Simply do a loop around "estimated time to hit" until it converges:

float get_time_on_target(  D3DXVECTOR2 target_relative_location,  D3DXVECTOR2 target_movement,  float speed_of_shot,  int max_iterations,  float required_accuracy){  float estimated_hit_time = 0;  bool done = false;  while(max_iterations-- && !done) {    // assuming our time on target guess is accurate, where will the target be?    D3DXVECTOR estimated_location = target_relative_location+ target_movement*estimated_hit_time;    // how far away will the target be?    float extimated_distance = |estimated_location|;    // ok, assuming that distance, how long will the bullet take?    float new_estimated_hit_time = extimated_distance/speed_of_shot;    // are we close enough?    float off_by = new_estimated_hit_time - estimated_hit_time;    if (|off_by| < required_accuracy) {      done = true;    }    // repeat until we get close enough, or we run out of aiming time:    estimated_hit_time = new_estimated_hit_time;  }  return estimated_hit_time;}

Given the time_on_target, you can quite easily aim your weapon:

D3DXVECTOR2 weapon_aim_from_time(  D3DXVECTOR2 target_relative_location,  D3DXVECTOR2 target_movement,  float time_on_target){  D3DXVECTOR2 = target_relative_location + target_movement*time_on_target;  return target_relative_location/|target_relative_location|;}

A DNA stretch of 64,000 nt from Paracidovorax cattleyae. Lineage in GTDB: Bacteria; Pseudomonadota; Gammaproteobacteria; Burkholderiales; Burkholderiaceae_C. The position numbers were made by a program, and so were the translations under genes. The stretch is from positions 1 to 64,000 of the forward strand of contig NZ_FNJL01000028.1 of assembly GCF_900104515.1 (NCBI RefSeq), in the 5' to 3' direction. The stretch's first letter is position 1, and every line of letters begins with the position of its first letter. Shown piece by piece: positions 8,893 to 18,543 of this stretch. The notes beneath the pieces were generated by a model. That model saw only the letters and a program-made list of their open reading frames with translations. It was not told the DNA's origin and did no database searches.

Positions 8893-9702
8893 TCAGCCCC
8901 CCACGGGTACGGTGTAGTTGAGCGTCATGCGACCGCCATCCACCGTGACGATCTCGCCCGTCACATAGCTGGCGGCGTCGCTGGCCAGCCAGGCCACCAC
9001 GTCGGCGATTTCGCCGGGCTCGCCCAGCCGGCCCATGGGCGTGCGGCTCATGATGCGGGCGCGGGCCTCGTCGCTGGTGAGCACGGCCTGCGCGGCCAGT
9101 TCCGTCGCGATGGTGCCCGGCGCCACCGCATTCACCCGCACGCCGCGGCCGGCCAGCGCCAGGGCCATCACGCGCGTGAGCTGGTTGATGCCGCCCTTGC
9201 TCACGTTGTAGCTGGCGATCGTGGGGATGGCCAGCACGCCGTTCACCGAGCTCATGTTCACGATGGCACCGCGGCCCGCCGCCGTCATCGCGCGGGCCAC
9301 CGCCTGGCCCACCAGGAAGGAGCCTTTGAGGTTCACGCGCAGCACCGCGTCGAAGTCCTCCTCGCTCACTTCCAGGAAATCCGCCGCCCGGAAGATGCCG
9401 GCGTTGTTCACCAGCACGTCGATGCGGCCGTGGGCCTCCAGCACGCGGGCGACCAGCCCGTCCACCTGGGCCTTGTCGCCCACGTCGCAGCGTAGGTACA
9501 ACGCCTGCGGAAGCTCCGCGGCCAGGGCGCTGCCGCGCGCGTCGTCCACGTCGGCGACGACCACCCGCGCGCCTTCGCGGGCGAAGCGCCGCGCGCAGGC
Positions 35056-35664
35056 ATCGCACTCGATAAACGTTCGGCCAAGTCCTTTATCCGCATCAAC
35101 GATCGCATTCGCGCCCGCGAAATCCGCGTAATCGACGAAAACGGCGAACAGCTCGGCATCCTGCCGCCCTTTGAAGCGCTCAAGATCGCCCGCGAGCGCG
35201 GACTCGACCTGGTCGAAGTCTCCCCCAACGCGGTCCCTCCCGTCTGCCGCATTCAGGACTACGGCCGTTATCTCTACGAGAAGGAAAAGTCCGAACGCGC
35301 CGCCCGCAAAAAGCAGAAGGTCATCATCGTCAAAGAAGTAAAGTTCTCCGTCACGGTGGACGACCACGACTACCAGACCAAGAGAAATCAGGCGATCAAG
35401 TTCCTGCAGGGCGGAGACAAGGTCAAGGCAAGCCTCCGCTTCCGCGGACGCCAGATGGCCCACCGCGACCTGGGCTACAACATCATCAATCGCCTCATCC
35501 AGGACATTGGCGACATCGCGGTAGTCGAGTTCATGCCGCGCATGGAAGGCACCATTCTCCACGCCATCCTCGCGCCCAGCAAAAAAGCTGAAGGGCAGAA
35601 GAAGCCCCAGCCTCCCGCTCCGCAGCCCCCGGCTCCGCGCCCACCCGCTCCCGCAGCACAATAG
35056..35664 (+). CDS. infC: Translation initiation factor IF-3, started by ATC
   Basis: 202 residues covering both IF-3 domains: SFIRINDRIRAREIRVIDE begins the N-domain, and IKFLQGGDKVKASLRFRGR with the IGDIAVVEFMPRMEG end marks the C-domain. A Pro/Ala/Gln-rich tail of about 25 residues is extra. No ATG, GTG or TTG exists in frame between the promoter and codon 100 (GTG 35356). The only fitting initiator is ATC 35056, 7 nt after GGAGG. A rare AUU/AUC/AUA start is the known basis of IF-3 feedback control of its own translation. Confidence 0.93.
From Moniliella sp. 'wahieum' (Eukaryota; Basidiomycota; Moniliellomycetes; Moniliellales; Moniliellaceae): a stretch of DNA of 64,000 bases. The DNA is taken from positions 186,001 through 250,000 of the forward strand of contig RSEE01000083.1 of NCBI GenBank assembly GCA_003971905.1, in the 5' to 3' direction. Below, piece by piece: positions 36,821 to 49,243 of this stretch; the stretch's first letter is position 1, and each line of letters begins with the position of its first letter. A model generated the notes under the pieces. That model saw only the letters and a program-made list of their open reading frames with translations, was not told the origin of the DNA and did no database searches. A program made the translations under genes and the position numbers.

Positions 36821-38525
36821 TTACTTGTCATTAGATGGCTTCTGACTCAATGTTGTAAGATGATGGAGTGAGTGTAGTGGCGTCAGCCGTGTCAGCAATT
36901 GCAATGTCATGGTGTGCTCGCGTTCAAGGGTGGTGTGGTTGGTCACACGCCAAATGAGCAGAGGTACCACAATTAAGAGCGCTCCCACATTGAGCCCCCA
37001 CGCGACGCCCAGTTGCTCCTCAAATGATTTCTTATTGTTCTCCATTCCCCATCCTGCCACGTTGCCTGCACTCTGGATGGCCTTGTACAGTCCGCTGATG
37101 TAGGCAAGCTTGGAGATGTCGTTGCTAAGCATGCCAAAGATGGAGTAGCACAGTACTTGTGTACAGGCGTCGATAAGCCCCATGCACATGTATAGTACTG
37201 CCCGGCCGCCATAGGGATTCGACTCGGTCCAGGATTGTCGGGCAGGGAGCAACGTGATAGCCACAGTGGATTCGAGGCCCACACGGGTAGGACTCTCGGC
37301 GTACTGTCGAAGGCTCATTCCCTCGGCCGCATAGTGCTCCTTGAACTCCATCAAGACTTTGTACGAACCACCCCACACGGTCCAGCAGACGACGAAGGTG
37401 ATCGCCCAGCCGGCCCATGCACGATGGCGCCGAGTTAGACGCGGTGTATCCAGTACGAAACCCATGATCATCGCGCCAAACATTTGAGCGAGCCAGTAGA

Stitched together:
D3DXVECTOR2 firing_solution(  D3DXVECTOR2 target_relative_location,  D3DXVECTOR2 target_movement,  float speed_of_shot,  int cycle_limit = 100,  float time_accuracy = 0.0001){  float time_on_target =    get_time_on_target(      target_relative_location,      target_movement,      speed_of_shot,      cycle_limit,      time_accuracy    );    return weapon_aim_from_time(    target_relative_location,    target_movement,    time_on_target  );}

Improvements:
You can change the "required_accuracy" parameter in time_on_target to be in units of distance rather than time.

You can change the "time on target" code to use more than just velocity -- accelleration and jerk (2nd and 3rd derivatives) are easy to add (unlike the trig solutions)

Time on target can take into account terrain that modifies bullet and target velocity.

...

Analytical answers can be much more accurate and take less CPU, but they are a pain to write and get accurate, and their complexity balloons as you add more parameters to the problem you are trying to solve.

And how often, honestly, are your actors going to aim their guns at each other?

The solution above is in the same family as "newton's method" for finding the roots of an equation. You could speed up convergence, probably, by using newton's method.

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Thanks, NotAYakk!

However, I really want the analytical solutionto work for this problem - I guess it's as much a matter of personal taste as anything. I know that it has to be possible...

Thanks,
synth_cat